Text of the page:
Kakar had twenty-four sons, and Gharghist’s descendants all now come under the sub-division of Kakar.

The septs of Kakar are—
1. Kakar. 2. Ali Khel. 3. Abusaidzai. 4. Ahamadzai.

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5. Atuzai. 6. Ayub Khel. 7. Barit Khel. 8. Baju Khel. 9. Dumar or Dhuman. 10. Ghorizai. 11. Gaisuzai. 12. Irbi Khel. 13. Ibrahimzai. 14. Jalal Khel or Jalalzai. 15. Kahuzai. 16. Khizir Khel. 17. Kamalzai. 18. Musazai. 19. Makuwani, 20. Muhammadzai. 31. Mandozai.

22. Mama Khel. 23. Mami Khel. 24. Mamar. 25. Marwanzai. 26. Romezai. 27. Salar Khel. 28. Shado Khel. 29. Sherzai. 30. Shadi Khel. 31. Satak. 32. Shar Khel. 33. Taran. 34. Tajuzai. 35. Utman Khel. 36. Yuniszai. 37. Zanghori. 38. Zanjorzai.

4.—Kirani Afghans.
17. “Kirani” in the Pashtu tongue means a tray. It is said that at one time two members of the Kakar tribe went to a plain where, the night preceding, some troops had encamped and marched away in the morning. On the camping ground, one man found a tray of iron and the other a male baby. The former had no son, and he therefore begged the other to exchange the child with him in order that he might adopt the boy as his son, and they made the exchange of the child for the tray. The boy was nicknamed “Kirani.” From him are descended the following septs, which, though really not Afghans, the child’s origin not being known, are reckoned as Pathans:— 1. Afridi. 2. Amand Khel. 3. Amzai. 4. Hazarzai. 5. Kadi. 6. Kaki. 7. Khatak. 8. Khalil. 9. Khugyani. 10. Musazai. 11. Manghi. 12. Mandazai. 13. Matizai. 14. Mamezai. 15. Orakzai. 16. Shinwari. 17. Tirah. 18. Umarzai. 19. Watuzai. 20. Wanzai. 21. Yahyazai. 22. Yunis Khel.

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Note.—The suffixes “Khel” and “Zai” mean offspring and descendants, respectively. Miscellaneous Pathan tribes.
1. Pirang. 2. Pishangi.

The Pirang Pathans live mostly in taluka Ghotki. They say that they are Durani, and were named Pirang because one of their ancestors was called “Palang” (a lion) on account of his acts of bravery, and the word Palang became by corruption Pirang.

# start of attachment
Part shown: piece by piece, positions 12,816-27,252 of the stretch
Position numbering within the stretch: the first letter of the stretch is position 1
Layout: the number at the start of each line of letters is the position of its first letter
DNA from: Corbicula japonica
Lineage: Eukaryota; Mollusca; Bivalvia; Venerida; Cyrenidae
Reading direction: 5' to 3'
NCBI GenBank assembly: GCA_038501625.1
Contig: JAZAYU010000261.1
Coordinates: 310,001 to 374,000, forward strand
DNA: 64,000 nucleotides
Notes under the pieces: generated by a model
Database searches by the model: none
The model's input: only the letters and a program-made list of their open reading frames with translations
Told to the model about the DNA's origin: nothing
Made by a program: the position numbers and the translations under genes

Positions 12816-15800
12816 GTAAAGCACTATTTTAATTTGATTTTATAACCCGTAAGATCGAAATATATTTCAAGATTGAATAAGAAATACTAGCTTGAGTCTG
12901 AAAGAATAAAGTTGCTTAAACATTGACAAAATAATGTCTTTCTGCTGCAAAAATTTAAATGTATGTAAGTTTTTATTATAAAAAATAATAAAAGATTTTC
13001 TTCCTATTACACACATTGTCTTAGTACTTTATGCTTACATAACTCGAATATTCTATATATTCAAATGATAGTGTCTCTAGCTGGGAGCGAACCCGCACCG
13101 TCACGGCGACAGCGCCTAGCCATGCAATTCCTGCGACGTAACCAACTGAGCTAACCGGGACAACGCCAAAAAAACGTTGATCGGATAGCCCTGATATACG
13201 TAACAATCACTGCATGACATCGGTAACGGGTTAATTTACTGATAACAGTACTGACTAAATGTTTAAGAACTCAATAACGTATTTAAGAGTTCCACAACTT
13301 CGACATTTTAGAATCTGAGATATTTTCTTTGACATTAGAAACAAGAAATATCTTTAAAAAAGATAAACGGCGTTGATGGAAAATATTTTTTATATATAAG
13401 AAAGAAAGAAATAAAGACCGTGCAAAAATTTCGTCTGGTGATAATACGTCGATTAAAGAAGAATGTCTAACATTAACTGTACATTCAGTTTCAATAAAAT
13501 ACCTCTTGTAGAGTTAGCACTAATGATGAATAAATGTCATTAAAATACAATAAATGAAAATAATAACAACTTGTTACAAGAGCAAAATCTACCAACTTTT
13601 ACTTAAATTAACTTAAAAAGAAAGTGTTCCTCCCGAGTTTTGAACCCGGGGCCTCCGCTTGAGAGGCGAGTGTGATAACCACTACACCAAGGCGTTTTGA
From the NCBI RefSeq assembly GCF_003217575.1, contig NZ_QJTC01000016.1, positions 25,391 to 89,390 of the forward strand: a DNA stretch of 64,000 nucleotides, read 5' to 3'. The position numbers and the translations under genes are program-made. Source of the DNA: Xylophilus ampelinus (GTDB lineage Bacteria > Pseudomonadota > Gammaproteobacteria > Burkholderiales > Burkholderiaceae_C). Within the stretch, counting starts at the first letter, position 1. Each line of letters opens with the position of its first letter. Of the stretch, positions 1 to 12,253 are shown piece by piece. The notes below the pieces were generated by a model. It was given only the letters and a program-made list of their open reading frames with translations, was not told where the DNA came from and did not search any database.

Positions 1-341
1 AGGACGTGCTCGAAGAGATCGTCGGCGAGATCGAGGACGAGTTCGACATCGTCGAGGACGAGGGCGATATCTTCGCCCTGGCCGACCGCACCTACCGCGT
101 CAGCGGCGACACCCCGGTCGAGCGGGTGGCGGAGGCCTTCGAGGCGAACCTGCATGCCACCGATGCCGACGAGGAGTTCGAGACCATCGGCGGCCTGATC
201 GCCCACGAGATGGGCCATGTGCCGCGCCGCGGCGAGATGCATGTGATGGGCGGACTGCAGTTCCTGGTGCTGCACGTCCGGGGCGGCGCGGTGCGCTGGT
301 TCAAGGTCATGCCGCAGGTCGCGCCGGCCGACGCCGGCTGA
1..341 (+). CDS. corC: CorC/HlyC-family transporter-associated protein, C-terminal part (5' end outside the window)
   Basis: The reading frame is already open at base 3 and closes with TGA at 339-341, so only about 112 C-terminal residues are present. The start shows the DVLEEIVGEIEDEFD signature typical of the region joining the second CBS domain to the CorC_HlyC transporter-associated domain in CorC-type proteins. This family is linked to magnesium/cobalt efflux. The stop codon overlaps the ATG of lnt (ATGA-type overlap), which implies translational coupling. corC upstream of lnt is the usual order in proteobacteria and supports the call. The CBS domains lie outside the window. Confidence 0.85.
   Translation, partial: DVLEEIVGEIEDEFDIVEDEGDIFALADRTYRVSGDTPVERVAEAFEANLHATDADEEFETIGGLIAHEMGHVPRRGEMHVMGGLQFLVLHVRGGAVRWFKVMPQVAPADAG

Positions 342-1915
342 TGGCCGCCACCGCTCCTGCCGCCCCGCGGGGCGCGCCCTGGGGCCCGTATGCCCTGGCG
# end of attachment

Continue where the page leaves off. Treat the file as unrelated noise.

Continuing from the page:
Its septs are—
1. Alamzai. 2. Kaisarzai. 3. Sarkani. 4. Shadizai.

The Pishangi is so called from his residence in Pishang, a town in British Baluchistan. Pishaugi also call themselves Sayads.

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III.—The Moghal tribe.
18. The term “Moghal,” or, properly, called “Mughul,” means proud and cruel, and was first applied to the family of Changez Khan of Khuvarzam, whose excesses of cruelty became renowned in the world. There are very few Moghal tribes in Sindh, and their commonly known septs are given below:— 1. Chaghada or Chaghata. 2. Arghun; also called Ghori, because they came from Ghor. 3. Kazalbash. (Means a follower, and is applied to a party of troops who follow their commanding officers; and is also a term of derision applied to idle and lazy followers of an official. It also means a red headed person.) 4. Tirkhan. (Menus chief or headman, and is a branch of the Chaghata Moghals.) 5. Turk; called Dud in Sindhhi. 6. Hazara, inhabitants of Afghanistan, who were transported by Amir Abdu Rahaman four years ago.

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IV.—The Baloch tribe.
The author of the “Tuhfatulkiram“ has said nothing about the term Baloch. He merely says that they are descended from Amir Humzo, uncle of the prophet, and mentions an unlikely event under which the first ancestor of the Baloch tribe was born. He narrates that one day Amir Hamzo went out on a hunting excursion and lost his way. In the desert, while he by fatigued, a “peri” appeared on the spot by order of God to keep company with the prophet’s uncle, and the first ancestor of the Baloch race was born from that “peri.” But no hint is given where the “peri” lived after her pregnancy and gave birth to the child, as, soon after the meeting, Amir Hamzo returned to his place of residence, whereas the “peri” went her own way and disappeared from view. That “peri” is said to have given birth to a male child, who was named Abdu Rahim, but in what manner his descendants became known by the name of Baloch is not stated. Another historian says that the first ancestor of the Baloch was by name “Badiu” and was the son of Haris wd. Yalim, a Negro slave of Hazrat Ali, the first Imam. After the assassination of Hazrat Ali, Badiu left the country and went and lived in a mountain called “Baloch” in Halab (Alipo).

Badiu had two sons—
1. Haris. 2. Labdan.